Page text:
Robert Blackwell can see the cops are coming as he pulls up his dredge, filled with oysters from the bottom of the St. Mary's River. Blackwell and his son, Wayne, finish culling their catch as the boat comes closer.

Maryland Department of Natural Resources Cpl. Catherine Peck waits until her boat is at a good stopping place, then greets the men like they're old friends. She spot-checks the half-dozen bushels of oysters the men have collected, does a quick mental note of safety procedures, then tells the men to have a good day. All in all, it's a far more pleasant experience than most people have when they get pulled over. And most watermen like it that way.

"This is their job," said Wayne Blackwell, of St. Clements Island. "If it weren't for them, there wouldn't be any oysters."

It's a good thing that most of these encounters are so amicable, because there are going to be a lot more of them. The Maryland DNR is stepping up its efforts to catch lawbreakers on the Bay.

The department has procured better and faster boats, dispatched more patrols on the water and increased penalties for violations. The department has also instituted a system of accountability for both seafood dealers and watermen so it can spot discrepancies in catch reports, figure out where the oysters are coming from and gather valuable information for restoration work.

In addition, the police, and scientists they have enlisted, are working with judges to make sure they understand the severity of fishing violations and their effect on the Bay. Taking undersize oysters, for example, means robbing them of a chance to reproduce and help repopulate the Bay.

The Maryland Oyster Advisory Commission, which has been studying oyster issues for years, didn't mince words about the problem in its most recent report.

"Currently, there is no single factor more important to the future of ecologic restoration and aquaculture than to address and dramatically reduce the ongoing illegal oyster harvesting activities," the report said.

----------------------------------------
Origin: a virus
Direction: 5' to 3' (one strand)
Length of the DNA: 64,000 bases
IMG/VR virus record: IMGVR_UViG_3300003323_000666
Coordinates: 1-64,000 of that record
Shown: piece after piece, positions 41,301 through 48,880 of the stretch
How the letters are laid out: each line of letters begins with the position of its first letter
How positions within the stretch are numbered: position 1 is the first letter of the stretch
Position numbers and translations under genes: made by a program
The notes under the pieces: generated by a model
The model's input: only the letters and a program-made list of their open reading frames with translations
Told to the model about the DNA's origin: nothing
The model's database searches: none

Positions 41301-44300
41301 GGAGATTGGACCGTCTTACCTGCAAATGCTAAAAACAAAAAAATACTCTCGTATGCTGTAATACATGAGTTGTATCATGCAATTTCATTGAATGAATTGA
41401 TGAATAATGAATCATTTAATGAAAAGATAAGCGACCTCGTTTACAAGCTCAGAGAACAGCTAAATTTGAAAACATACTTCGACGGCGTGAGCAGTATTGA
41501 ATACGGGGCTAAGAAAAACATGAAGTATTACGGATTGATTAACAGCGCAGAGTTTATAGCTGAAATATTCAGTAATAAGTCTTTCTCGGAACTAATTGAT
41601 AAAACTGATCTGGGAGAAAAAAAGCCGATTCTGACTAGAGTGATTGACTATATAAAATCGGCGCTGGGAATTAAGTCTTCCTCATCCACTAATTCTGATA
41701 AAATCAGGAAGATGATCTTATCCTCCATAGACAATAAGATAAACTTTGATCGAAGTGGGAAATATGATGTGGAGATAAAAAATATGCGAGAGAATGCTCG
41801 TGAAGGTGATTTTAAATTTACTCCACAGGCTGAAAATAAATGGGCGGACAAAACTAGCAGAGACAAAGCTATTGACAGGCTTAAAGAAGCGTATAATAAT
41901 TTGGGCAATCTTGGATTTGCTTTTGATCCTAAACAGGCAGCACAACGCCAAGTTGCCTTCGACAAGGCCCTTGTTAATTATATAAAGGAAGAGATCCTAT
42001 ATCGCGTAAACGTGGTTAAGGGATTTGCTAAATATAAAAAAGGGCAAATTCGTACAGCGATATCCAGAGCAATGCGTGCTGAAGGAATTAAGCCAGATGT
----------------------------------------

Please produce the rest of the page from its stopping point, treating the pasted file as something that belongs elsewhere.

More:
The DNR began to look seriously at the consequences of poaching about two years ago. Last year, natural resources police became even more concerned about the problem when they realized the department issued 219 citations for the 2008-09 season, more than twice as many as it had the year before. And that was just with normal operations, said police spokesman Art Windemuth.

Since then, "there has been a pretty dramatic series of things," said Mike Naylor, a longtime scientist and manager at the Maryland Department of Natural Resources who was recently promoted to director of the shellfish program. "And it's a top-down thing. Everyone from the lowest level shellfish worker up to (Secretary of Natural Resources) John Griffin wants to better manage this fishery."

DNR Assistant Secretary Frank Dawson said the department needed the new patrols, but it also needed to change the system. The fines for poaching and other violations were too lenient, and judges often wouldn't take them seriously after hearing a docket of assault and drunken driving cases.